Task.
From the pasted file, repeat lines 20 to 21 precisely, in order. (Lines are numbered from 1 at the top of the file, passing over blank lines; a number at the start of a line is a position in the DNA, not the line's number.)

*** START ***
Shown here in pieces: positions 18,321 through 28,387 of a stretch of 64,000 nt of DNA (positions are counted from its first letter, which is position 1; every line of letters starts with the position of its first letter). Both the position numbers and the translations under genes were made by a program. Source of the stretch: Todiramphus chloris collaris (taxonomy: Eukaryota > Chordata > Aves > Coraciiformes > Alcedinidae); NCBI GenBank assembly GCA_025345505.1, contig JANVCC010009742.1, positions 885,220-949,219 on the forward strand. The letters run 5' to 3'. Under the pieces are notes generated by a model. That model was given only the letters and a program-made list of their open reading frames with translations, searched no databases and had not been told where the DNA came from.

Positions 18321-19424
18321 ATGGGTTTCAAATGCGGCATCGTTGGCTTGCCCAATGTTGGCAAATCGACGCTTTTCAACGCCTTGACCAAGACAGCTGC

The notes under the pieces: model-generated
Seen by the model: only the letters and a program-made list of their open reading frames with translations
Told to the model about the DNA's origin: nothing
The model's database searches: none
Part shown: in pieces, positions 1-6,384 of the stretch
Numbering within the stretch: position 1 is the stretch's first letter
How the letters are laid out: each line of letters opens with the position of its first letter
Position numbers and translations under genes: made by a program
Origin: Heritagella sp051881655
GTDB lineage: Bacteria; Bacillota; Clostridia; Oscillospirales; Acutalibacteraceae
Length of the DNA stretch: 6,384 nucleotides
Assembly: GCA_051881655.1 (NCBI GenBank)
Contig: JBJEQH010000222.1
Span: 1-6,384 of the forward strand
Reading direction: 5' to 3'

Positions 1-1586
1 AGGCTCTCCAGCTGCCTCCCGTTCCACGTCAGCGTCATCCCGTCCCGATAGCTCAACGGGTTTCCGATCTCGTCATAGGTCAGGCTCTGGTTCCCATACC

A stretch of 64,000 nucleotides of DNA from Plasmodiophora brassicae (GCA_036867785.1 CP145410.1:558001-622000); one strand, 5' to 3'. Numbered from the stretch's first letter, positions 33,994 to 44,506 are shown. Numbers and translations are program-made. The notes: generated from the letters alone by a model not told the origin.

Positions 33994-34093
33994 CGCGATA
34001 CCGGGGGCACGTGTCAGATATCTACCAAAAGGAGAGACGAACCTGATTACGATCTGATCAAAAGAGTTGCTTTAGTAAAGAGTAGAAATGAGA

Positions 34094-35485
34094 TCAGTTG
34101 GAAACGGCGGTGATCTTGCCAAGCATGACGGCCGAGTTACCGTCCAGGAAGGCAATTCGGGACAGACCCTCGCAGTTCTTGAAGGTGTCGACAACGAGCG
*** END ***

1 AGGCTCTCCAGCTGCCTCCCGTTCCACGTCAGCGTCATCCCGTCCCGATAGCTCAACGGGTTTCCGATCTCGTCATAGGTCAGGCTCTGGTTCCCATACC

A stretch of 64,000 nucleotides of DNA from Plasmodiophora brassicae (GCA_036867785.1 CP145410.1:558001-622000); one strand, 5' to 3'. Numbered from the stretch's first letter, positions 33,994 to 44,506 are shown. Numbers and translations are program-made. The notes: generated from the letters alone by a model not told the origin.